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A case of Complex regional pain syndrome (CRPS) occurring after distal radius fracture

Complex regional pain syndrome (CRPS) 

Introduction 
CRPS is a significant comorbid event. 
It can be defined as persistent neuropathic pain of an inappropriate intensity with the
absence of ongoing tissue damage.
 
Definition 
CRPS a very broad term describing excess and prolonged pain and inflammation that follows an injury to an arm or leg. 

Synonymous 
known as reflex sympathetic dystrophy (RSD), causalgia and algodystrophy

Acute and Chronic types
1-acute type is (recent, short-term)
 2-chronic (lasting greater than six months).

CRPS I and II Types 
1-CRPS type I
No peripheral nerve lesion, pain, functional impairment, autonomic dysfunction, and dystrophic changes

2-CRPS type II
 There is a nerve 
lesion or irritation (causalgia).1,2 CRPS 

3- CRPS type III
 expands the concept to include all extremity pain dysfunction 

sympathetically maintained (SMP) or sympathetically independent (SIP)
It is based on relief or persistence of pain after sympatholytic intervention. The SMP type has a better prognosis 

Clinically
The patient complains of pain, impaired recovery, muscle stiffness, joint stiffness, cold sensitivity, and functional impairment. 

Pain types
allodynia, hyperalgesia, hyperesthesia or hypoesthesia, and hyperpathia. 

Pain descriptions 
burning, throbbing, pressing, cutting, shooting, or aching.

Trophic Changes
Upper extremity signs include:
  stiffness, edema, osteopenia, atrophy of the hair and nails, hypertrophy of skin, difficulty in fine finger motion, fixed posturing, and arthrofibrosis. Osteopenia involves both cortical and cancellous bone.

Autonomic dysfunction 
Affected limb may be hot or cold. Sweating excessive or anhidrosis, vasomotor changes includes redness or bluish discoloration, and temperature intolerance are the most common symptoms of autonomic dysfunction.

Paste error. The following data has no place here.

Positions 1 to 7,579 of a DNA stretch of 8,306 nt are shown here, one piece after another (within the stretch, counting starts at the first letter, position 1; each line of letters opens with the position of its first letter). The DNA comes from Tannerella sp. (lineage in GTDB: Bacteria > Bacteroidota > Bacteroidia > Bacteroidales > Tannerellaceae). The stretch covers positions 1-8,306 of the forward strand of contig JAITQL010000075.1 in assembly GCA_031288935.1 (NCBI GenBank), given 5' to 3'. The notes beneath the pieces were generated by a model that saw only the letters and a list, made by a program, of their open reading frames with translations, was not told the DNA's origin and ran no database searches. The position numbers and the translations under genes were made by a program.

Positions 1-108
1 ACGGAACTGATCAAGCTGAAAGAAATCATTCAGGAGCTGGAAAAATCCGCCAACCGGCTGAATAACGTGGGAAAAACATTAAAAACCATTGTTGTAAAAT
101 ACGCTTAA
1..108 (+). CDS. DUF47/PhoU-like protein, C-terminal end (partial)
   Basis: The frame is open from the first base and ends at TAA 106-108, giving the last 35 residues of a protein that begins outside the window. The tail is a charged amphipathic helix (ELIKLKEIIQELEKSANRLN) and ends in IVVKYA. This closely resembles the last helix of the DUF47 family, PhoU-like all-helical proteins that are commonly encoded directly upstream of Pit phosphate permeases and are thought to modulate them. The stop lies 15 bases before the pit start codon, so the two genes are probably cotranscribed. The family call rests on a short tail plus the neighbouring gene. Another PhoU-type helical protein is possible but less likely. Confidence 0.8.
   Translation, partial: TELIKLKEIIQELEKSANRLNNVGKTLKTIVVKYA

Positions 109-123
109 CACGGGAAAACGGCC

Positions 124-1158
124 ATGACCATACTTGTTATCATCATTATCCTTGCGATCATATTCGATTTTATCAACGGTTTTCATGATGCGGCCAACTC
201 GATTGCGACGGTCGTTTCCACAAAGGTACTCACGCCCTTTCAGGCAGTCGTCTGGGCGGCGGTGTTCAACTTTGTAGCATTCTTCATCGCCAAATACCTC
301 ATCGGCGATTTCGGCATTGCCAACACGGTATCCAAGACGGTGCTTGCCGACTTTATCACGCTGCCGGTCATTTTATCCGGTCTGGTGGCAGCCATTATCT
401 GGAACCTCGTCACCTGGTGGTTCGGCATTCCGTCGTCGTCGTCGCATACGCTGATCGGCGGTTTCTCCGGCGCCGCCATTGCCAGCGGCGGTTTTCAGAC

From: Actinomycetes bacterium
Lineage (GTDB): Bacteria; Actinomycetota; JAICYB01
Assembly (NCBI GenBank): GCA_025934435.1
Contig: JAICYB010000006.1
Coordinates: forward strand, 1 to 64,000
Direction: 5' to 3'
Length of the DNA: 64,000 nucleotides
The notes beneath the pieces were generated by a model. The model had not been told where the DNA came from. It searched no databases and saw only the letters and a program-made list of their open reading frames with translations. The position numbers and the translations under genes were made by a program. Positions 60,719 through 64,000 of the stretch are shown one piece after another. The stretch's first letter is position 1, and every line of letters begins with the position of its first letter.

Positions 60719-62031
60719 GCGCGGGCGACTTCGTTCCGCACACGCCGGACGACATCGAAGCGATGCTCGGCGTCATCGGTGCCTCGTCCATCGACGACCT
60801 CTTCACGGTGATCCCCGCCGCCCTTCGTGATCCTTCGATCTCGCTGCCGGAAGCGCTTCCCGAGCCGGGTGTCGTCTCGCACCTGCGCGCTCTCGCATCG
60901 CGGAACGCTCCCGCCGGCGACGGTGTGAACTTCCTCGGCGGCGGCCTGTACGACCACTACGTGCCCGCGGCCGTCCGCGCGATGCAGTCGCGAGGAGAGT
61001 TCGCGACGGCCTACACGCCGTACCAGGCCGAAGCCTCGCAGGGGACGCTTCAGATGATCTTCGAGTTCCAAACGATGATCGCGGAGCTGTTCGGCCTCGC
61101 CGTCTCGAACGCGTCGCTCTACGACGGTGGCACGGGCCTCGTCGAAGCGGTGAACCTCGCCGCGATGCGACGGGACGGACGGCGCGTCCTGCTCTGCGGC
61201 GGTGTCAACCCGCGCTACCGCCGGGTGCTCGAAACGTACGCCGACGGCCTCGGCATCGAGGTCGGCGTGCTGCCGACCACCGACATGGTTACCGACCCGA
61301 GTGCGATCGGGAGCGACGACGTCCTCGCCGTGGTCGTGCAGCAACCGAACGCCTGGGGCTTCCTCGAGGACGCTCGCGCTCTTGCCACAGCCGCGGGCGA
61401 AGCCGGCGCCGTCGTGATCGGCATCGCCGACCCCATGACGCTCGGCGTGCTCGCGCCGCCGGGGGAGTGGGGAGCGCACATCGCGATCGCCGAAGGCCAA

Plain Radiographs
Regional osteopenia is evident. These changes are present if there is 
significant demineralization, apparent  after a long period from onset of symptoms. Sudeck’s atrophy is diffuse osteopenia with demineralization and subchondral erosion or cysts 

Association with distal radial fracture 
 In association with a distal radius fracture, CRPS may delay or prevent recovery (Figure 1) and has a strong negative impact on health-related quality of life and function. 

Predisposing factors associated with fracture distal radius 

They include: Tight cast, compression or injury of the median or ulnar nerves, overdistraction, instability of the distal radioulnar joint and ulnar fracture may contribute to CRPS.

Treatment 
1- physiotherapy
2- sympatholytic drugs. A combination of 
two drugs a tricyclic antidepressant combined with a selective serotonin reuptake inhibitor.
3-calcium channel blockers are nifedipine (Adalat, Procardia) and amlodipine 
(Norvasc). 
4-Corticosteroids.
5-Parenteral options include neuromuscular blocking agents, ganglion blocking agents, continuous peripheral 
blocks with lidocaine, and intrathecal medications.


Reference 
Book
  • Fractures and Injuries of the Distal Radius and Carpus: The Cutting Edge (pp.247-257)
  • Chapter: 24
  • Publisher: Saunders-Elsevier
  • Editors: David Slutsky; A.Lee Osterman


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